A reader writes:
In the wake of COVID-19, my large company has been told that “tough decisions” are ahead, and that they would first start by asking us to to take voluntary pay cuts. The more of a pay cut that everyone takes, the fewer people will need to be laid off.
Here’s the catch — we get to pick the pay cut. While I think I am fairly paid for my experience, and I wouldn’t mind taking a temporary pay cut to save my job or others, my company is notoriously tight-fisted with salaries and I have fought hard for the raises I have gotten during my tenure.
Of course, I want to do my best to prevent layoffs of myself or others, but I don’t know what percentage to say. Do you have any advice on how I can navigate this?
Ugh, I don’t like this at all.
I’m sure the argument for this is that people can volunteer according to their own financial situations — one person might be in a position to take a significant cut because their spouse has a high-paying and secure job, while another person has multiple dependents and no savings, and so forth.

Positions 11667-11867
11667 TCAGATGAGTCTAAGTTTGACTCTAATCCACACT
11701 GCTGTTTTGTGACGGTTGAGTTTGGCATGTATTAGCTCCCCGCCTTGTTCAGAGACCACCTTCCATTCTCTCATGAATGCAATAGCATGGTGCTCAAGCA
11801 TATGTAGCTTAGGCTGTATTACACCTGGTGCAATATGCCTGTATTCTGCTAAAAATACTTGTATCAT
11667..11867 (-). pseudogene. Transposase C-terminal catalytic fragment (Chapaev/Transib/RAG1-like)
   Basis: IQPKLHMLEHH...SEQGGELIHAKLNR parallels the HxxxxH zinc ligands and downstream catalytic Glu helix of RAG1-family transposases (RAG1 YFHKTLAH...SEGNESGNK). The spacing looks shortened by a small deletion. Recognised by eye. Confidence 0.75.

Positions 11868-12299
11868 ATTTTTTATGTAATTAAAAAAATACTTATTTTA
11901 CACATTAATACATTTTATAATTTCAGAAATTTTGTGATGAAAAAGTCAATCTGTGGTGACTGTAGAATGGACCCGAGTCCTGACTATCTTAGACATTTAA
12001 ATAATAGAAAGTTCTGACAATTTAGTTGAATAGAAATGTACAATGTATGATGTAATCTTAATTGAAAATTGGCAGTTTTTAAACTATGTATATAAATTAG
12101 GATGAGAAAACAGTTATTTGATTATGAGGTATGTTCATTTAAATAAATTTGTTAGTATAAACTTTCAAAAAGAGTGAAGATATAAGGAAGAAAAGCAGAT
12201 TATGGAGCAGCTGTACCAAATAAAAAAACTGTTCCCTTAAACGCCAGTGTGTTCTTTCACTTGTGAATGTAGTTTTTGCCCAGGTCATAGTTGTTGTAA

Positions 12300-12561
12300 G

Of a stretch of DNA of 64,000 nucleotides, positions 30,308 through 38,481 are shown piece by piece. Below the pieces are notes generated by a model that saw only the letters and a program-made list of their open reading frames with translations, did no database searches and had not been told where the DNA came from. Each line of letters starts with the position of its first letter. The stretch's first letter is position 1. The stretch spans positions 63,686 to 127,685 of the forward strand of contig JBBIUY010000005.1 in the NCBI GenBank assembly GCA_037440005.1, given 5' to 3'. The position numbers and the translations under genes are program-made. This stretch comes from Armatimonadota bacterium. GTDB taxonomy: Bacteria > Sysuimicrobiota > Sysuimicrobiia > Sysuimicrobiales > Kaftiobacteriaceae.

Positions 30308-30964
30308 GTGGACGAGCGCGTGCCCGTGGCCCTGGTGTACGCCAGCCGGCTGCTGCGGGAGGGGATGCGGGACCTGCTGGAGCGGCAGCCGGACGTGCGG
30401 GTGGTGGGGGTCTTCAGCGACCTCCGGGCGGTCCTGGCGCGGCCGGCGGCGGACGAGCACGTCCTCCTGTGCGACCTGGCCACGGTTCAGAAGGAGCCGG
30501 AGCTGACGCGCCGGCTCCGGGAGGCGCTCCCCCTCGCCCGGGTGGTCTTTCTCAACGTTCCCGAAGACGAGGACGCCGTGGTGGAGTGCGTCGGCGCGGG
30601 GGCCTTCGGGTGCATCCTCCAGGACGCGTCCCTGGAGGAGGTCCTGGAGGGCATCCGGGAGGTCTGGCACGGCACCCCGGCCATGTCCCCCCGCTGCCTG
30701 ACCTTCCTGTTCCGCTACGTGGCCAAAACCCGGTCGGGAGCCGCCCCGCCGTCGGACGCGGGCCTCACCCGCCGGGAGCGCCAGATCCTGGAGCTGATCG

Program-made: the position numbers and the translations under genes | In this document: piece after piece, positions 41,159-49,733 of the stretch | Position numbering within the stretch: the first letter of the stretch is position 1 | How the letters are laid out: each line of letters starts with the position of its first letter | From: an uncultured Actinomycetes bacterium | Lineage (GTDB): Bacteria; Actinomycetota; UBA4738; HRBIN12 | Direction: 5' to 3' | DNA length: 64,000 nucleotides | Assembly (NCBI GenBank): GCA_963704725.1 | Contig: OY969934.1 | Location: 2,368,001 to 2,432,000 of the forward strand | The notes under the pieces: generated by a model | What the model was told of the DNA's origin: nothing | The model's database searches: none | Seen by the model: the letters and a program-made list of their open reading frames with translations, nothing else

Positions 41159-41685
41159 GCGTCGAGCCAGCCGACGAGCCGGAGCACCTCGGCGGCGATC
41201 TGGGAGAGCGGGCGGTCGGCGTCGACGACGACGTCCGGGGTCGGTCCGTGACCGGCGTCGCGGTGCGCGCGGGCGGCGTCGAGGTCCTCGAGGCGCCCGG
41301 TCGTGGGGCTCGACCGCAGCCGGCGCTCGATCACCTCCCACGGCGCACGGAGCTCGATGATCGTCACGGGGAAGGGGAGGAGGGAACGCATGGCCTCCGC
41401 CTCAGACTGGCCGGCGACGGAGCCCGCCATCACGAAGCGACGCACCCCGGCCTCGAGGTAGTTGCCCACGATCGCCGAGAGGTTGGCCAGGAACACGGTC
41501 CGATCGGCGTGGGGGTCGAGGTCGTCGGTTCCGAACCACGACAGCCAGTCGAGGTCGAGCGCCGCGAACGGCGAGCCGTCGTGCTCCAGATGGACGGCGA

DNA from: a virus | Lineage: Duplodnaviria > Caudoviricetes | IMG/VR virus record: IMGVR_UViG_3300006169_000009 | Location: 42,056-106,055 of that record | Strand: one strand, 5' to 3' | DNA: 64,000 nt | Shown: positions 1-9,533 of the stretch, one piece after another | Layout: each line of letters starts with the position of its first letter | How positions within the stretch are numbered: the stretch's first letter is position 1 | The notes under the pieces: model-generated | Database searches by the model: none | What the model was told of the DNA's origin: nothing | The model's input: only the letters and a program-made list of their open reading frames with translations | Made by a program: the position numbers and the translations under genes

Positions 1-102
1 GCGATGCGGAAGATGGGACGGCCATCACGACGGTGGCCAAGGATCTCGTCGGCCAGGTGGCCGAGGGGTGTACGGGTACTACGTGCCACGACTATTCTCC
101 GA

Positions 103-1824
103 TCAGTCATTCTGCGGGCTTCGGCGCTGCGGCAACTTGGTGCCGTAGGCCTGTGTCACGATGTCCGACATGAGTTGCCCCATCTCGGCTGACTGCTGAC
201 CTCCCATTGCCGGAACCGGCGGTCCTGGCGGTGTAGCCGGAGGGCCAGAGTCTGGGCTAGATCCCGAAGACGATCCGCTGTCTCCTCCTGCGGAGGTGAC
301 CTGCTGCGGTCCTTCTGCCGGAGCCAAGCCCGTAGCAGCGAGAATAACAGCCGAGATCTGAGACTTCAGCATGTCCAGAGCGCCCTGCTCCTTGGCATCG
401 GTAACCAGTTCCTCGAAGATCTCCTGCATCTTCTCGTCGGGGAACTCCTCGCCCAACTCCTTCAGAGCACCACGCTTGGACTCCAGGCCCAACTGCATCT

But with everyone deciding on their own what they’re willing to do, you’re going to get lower-paid people who take larger cuts than higher-paid ones … and people who contribute significantly more to the company taking larger cuts than the slacker down the hall who watches YouTube all day.
And that’s before we even get into all the data showing that women and people of color are less comfortable asking for money than white men are, and how that might play out here (potentially even in ways that put the company at legal risk). Read more here…
Source: Ask A Manager